[EM] Smith, FPP fails Minimal Defense and Clone-Winner (was "Burlington Vermont repeals IRV 52% to 48%")
rbj at audioimagination.com
Tue Mar 9 21:08:21 PST 2010
thanks, Chris. i will ponder this. i understand RP and (i think)
Schulze, at least how the mechanisms go, but i'll admit i haven't
been as invested in *how* to resolve cycles or *which* Condorcet
method is best as much as i am invested in (some) Condorcet vs. IRV
vs. FPP or two-round runoff. the reason is that i am skeptical of
the likelihood of a real election with thousands of voters going into
considering both the objective advantages of Schulze and the
simplicity of Ranked Pairs, i think that if Condorcet would ever be
sold to the general population as a method to decide elections for
government, i would suggest Ranked Pairs. but maybe it should be IRV
(if a cycle) or something wild-assed. whatever will be needed
politically to get people to buy into Condorcet.
maybe it is, but i don't think that is the same mistake as, when the
Ranked Ballot is introduced to folks in Vermont or Minnesota or San
Francisco or North Carolina, attaching that ranked ballot to the IRV
method of tabulation. that was a mistake and it doesn't serve as a
stepping stone to better elections with Condorcet (because of
entrenchment of IRV supporters and, i believe, a near certainty of
IRV displaying anomalies that turn everyone off of IRV and, by
association, the Ranked Ballot).
so, keeping RP, Schulze in mind for later, what would be a "good"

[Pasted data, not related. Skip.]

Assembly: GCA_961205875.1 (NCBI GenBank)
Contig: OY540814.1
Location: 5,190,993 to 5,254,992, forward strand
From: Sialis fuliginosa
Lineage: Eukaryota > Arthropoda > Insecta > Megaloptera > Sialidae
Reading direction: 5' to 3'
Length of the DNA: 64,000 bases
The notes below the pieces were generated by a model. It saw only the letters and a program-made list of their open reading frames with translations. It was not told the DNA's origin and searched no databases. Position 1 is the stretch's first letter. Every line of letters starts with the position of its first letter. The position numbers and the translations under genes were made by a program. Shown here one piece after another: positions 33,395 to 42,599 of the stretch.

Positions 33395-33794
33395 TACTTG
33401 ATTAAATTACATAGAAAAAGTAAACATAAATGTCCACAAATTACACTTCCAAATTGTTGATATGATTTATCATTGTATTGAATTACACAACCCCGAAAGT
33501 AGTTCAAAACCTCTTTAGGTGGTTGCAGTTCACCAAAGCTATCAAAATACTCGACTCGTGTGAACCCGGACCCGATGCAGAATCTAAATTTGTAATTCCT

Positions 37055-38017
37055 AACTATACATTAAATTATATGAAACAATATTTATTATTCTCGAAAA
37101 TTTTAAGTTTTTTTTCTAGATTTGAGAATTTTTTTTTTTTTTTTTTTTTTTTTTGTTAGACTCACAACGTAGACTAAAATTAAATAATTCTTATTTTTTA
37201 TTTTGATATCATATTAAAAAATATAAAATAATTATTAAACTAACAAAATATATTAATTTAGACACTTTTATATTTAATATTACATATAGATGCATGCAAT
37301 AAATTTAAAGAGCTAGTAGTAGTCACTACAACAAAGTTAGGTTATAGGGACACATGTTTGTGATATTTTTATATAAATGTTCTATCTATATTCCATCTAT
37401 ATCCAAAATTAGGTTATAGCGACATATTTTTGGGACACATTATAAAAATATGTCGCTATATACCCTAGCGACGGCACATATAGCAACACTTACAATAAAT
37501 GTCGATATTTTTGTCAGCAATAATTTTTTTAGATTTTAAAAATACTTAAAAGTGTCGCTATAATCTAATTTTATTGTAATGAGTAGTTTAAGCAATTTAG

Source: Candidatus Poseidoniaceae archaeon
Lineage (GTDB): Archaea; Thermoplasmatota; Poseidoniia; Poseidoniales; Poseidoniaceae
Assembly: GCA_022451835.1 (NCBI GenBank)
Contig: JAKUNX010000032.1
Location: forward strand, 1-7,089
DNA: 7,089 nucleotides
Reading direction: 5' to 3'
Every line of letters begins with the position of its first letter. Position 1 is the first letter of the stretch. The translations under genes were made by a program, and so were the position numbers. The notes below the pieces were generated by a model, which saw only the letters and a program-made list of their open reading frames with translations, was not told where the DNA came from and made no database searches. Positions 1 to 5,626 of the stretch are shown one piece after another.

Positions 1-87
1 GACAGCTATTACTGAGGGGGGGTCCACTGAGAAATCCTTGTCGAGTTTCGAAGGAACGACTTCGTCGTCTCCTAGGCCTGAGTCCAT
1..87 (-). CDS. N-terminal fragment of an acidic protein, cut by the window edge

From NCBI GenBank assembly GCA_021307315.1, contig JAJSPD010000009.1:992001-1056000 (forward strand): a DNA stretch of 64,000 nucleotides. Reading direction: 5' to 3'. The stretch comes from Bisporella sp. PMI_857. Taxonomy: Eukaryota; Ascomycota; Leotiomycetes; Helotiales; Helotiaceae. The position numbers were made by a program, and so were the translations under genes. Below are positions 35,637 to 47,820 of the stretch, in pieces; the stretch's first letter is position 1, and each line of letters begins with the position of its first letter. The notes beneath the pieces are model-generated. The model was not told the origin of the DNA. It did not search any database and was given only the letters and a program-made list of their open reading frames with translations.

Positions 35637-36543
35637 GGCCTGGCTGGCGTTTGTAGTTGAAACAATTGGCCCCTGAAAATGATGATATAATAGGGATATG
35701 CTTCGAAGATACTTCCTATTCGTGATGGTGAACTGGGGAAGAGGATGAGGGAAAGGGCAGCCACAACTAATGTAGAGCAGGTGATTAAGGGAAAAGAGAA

scheme for resolving cycles by use of elimination of candidates?
what would be a "good" (that is resistant to more anomalies) and
simple method to identify the "weakest candidate" (in the Smith set)
to eliminate and run the beats-all tabulation again? i'm not saying
elimination is a good way to do it, but it might be easier to sell to
On Mar 9, 2010, at 11:45 PM, C.Benham wrote:
> Robert Bristow-Johnson wrote (5 March 2010):
>> i like Ranked Pairs best, too. and if the Smith Set are three
>> candidates, it and Schulze pick the same winner.
>> > Bringing Plurality in would be a distraction, since we have no
>> > to go near this method and risk a worse answer.
>> it's a "worse answer" in a weird circumstance where an argument
>> could be made that any in the Smith set have
>> some reasonable claim or legitimacy to be elected. why not the guy
>> with the most votes?
> Interpreting "most votes" as 'top-ranked on the greatest number of
> ballots', the answer is that the resulting method
> fails the Clone-Winner and Minimal Defense criteria.
> 49: A
> 24: B
> 27: C>B
> A>C 49-27, C>B 27-24, B>A 51-49
> More than half the voters have ranked B above A and A no higher
> than equal bottom, and yet Smith,FPP elects A.
> The Ranked Pairs and River and Smith//MinMax and Schulze
> algorithms, using Margins as the measure of defeat
> strength (referred to collectively as "Margins") and IRV also
> elect A.
> Say we replace A with a set of clones, A1 and A2.
> 26: A1>A2
> 23: A2>A1
> 24: B
> 27: C>B
> (A2 > C > B > A1 > A2)
> Now Smith,FPP elects C violating Clone-Winner. Those other methods
> I mentioned meet Clone-Winner and so
> elect one of the clones (A1).
> The number of people (ballots) that voted for (ranked above equal-
> bottom) the clones and not C exceeds the number
> that voted for C, and yet C wins violating my suggested "Strong
> Minimal Defense" criterion.
> Chris Benham
> Douglas Woodall splits Clone Independence into "Clone-Winner" and
> Clone-Winner says that if winning candidate X is replaced by a set
> of clones than the winner must come from that
> set. Clone-Loser says that the winner shouldn't change if one (or
> more) losers are replaced by a set (or sets) of clones.
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r b-j rbj at audioimagination.com
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